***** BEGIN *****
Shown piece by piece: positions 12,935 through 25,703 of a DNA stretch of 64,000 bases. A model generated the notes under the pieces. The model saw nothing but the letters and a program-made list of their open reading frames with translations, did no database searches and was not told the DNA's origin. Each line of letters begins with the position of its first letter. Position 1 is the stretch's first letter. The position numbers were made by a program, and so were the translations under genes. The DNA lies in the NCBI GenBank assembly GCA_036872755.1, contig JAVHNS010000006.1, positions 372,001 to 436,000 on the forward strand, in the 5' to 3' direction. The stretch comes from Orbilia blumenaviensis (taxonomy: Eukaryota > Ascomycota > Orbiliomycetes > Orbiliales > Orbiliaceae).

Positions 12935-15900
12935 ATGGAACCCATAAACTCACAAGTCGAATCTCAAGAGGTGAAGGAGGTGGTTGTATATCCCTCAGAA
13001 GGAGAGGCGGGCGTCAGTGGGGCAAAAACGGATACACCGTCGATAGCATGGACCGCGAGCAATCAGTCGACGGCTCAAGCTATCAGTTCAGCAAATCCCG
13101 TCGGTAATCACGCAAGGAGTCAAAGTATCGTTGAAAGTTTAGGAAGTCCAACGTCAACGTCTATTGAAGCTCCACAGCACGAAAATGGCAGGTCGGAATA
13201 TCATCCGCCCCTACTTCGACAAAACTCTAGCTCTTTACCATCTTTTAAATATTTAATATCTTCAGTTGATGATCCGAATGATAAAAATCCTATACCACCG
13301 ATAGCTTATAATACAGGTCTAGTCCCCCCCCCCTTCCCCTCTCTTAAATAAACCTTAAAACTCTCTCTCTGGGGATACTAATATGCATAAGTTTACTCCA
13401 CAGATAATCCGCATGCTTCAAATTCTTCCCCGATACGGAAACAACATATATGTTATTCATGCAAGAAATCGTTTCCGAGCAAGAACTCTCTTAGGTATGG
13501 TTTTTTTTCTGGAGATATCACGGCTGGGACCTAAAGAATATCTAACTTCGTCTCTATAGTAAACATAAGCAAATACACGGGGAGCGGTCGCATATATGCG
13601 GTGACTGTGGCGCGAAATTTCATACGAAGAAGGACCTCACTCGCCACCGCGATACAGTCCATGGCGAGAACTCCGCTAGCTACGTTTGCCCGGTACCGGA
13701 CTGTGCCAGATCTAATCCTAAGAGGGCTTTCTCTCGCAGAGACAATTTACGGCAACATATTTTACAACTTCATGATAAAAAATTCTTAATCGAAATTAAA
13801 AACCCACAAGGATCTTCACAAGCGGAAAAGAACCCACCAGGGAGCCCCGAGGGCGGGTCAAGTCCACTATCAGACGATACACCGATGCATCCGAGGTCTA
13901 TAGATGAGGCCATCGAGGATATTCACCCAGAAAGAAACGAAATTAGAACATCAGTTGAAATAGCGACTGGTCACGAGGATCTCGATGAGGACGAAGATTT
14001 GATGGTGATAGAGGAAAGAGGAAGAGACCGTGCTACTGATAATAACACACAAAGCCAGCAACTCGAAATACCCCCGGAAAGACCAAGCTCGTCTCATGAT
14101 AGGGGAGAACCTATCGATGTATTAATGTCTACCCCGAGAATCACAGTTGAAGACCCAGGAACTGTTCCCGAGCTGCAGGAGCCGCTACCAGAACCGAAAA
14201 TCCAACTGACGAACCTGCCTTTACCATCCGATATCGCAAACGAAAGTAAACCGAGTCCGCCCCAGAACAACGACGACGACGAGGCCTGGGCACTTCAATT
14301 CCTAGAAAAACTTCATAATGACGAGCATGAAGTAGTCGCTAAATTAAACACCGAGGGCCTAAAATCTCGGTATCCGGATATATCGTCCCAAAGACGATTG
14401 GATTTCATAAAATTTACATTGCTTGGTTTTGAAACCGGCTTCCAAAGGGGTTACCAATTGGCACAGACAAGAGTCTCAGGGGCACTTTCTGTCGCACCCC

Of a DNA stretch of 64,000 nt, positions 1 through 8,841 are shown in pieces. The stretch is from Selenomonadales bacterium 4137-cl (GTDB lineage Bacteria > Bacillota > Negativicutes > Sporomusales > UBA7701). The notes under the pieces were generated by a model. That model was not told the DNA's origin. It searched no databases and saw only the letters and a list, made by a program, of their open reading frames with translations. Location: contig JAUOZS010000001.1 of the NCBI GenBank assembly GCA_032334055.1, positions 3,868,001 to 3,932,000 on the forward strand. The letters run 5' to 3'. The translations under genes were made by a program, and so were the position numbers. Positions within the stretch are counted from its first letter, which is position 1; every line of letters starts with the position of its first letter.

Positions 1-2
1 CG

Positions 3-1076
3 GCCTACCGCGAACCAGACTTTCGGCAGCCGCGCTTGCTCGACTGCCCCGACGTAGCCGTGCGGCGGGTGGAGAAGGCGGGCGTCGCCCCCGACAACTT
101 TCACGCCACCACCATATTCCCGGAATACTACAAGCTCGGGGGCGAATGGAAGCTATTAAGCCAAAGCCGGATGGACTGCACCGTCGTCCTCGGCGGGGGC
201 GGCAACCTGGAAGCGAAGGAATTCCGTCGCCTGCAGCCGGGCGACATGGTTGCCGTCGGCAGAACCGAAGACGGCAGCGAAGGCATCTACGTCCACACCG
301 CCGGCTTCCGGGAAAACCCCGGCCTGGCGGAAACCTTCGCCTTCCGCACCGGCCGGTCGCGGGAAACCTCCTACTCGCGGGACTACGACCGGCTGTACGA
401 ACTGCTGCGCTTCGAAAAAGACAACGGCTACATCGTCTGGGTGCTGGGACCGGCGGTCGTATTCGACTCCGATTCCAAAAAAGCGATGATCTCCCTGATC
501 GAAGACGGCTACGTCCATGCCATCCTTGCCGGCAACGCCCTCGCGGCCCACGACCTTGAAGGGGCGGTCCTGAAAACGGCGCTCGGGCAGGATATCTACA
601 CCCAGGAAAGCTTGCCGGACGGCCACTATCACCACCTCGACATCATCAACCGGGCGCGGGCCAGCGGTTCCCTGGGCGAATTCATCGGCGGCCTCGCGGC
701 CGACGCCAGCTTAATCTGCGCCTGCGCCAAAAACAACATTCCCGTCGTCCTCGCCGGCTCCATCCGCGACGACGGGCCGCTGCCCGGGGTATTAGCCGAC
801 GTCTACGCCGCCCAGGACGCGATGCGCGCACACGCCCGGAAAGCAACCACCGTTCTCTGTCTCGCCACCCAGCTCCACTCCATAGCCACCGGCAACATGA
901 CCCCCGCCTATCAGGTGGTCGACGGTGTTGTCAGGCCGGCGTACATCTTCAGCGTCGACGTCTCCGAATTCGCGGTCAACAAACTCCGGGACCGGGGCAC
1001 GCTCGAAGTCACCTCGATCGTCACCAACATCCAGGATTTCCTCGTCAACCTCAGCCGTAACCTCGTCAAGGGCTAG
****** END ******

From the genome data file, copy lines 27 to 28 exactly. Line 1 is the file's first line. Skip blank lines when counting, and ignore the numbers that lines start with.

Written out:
401 ACTGCTGCGCTTCGAAAAAGACAACGGCTACATCGTCTGGGTGCTGGGACCGGCGGTCGTATTCGACTCCGATTCCAAAAAAGCGATGATCTCCCTGATC
501 GAAGACGGCTACGTCCATGCCATCCTTGCCGGCAACGCCCTCGCGGCCCACGACCTTGAAGGGGCGGTCCTGAAAACGGCGCTCGGGCAGGATATCTACA